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I am trying to write a simple bash script that displays the contents of files.


echo 'Input the path of a file or directory...'
read File

if [ -e $File ] && [ -f $File ] && [ -r $File ]
    echo 'Displaying the contents of the file '$File
    cat $File

elif [ -d $File ] && [ -r $File ]
echo 'Displaying the contents of the directory '$File       
    for FILE in `ls -R $File`
               cd $File/$FILE
               echo 'Displaying the contents of the file '$FILE
               cat $FILE

echo 'Oops... Cannot read file or directory !'

The user should input a file or directory path. If the user inputs a file the program displays it with cat. If the user inputs a directory it should display the content of all files including those in the subdirectories. That part of the program doesn't work very well. I would like to get a result that doens't display errors like 'No such file or directory' but only the content of files. Can you help me ? Thanks in advance.

share|improve this question
Never use for i in $(command) . See this answer for more details :… Otherwise, I think that the best solution is to use find as described in some answer of this thread. – Idriss Neumann Oct 28 '13 at 21:20
up vote 6 down vote accepted

ls -R is the wrong tool to find all files in all subdirectories. find is a much better choice:

echo "displaying all files under $File"
find "$File" -type f -printf "Displaying contents of %p\n" -exec cat {} \;
share|improve this answer
Thanks for your response ! The code works fine, but is there a way to print the name of the file just before displaying its content ? – buster Oct 28 '13 at 17:18
… -exec echo {}; cat {} \; – chepner Oct 28 '13 at 17:23
Thanks chepner, but I get '' find: missing argument to `-exec' ''. – buster Oct 28 '13 at 17:33
... -exec echo "Filename: {}" \; -exec cat {} \; --- edited answer – evil otto Oct 28 '13 at 20:31
Don't use -exec echo ... it's silly. Use -printf "Displaying contents of %p\n" (or %f) instead. – gniourf_gniourf Oct 28 '13 at 22:37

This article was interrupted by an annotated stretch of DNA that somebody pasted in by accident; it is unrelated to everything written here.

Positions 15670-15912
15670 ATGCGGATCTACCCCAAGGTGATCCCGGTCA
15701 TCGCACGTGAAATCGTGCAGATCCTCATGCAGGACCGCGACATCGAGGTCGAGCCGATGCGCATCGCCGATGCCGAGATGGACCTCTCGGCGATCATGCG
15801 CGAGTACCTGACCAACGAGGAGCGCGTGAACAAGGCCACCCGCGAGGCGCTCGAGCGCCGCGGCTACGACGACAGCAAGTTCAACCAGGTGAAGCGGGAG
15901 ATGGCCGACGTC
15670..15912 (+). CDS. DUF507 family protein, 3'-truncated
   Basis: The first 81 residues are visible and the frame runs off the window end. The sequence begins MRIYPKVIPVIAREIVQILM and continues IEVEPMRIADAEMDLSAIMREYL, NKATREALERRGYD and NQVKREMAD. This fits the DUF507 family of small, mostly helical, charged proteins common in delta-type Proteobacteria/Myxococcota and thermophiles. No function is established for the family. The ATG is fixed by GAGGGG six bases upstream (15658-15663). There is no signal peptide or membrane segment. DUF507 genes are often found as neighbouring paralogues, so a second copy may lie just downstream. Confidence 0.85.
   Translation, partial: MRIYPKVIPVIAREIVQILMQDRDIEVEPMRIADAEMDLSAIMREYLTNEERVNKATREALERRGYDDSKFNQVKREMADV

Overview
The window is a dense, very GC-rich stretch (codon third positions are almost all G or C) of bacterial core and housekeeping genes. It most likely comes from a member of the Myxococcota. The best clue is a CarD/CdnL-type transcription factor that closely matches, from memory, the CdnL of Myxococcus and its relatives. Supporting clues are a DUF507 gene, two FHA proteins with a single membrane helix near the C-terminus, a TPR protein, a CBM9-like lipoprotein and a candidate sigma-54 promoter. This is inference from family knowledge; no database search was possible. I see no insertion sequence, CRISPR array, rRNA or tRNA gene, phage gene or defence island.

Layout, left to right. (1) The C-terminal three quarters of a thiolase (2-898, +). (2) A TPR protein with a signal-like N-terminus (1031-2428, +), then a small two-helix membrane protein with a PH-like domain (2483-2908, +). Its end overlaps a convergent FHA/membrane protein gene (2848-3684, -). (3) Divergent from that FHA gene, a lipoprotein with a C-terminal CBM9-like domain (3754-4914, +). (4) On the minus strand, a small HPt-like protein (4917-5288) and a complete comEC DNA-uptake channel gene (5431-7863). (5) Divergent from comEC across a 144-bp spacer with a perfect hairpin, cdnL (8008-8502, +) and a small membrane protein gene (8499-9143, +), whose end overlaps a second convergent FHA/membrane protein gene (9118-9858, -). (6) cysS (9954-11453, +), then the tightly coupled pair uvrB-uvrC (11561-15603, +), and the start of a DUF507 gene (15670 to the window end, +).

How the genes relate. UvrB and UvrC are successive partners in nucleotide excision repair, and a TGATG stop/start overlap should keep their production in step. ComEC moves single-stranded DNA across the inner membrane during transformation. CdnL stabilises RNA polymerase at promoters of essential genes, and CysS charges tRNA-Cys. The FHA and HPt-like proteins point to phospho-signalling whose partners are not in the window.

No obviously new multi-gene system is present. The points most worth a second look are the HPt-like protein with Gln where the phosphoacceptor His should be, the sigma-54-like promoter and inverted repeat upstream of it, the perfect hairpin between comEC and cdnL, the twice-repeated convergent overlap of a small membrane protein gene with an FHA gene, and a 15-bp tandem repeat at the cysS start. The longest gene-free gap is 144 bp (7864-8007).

You can print all files in the current directory just doing

for f in * do
    cat $f;
share|improve this answer
cat * will do the same (wrong) thing. – jlliagre Oct 28 '13 at 16:44
Yes but in the for loop he can add other commands (like the "debug" echo he has) easily. I just gave him the structure. Why wrong? – LeartS Oct 28 '13 at 16:47
You are correct the loop allows more flexibility. The main issue is a for loop is the wrong approach. The OP uses ls -R which clearly means subdirectories are expected. Neither his loop nor yours handle this case properly. findis the way to go. – jlliagre Oct 28 '13 at 16:55
Thanks for your response ! – buster Oct 28 '13 at 17:24
You can do recursive with shopt -s nullglob globstar; for subdir in **/*/ but then it gets tedious to separate out file and directories. find is certainly easier if you just want to cat files. – glenn jackman Oct 28 '13 at 17:30

the find command will save you a lot of the logic:


echo 'Input the path of a file or directory...'
read File

if  echo $File | grep '/' ;  then
  DirName=$(dirname $File)
  File=$(basename $File)

find "$DirName" -type f -name "$File" -exec cat {} \;
find "$DirName" -type d -name "$File" -exec ls {} 

The first find will look for all 'regular' (-type f) files name $File and cat them The second find will look for all 'directories' (-type d) and list them.

If they do not find any then the -exec portion will not execute. The grep will split the path is there is a slash in there.

share|improve this answer
Thanks for your response ! When I try to run your script I get an error ''find: warning: Unix filenames usually don't contain slashes...''. – buster Oct 28 '13 at 17:23
to get around that you can split the name using basename and dirname e.g. find $(dirname $File) -name "$(basename $File)" – SilverCode Oct 28 '13 at 21:58

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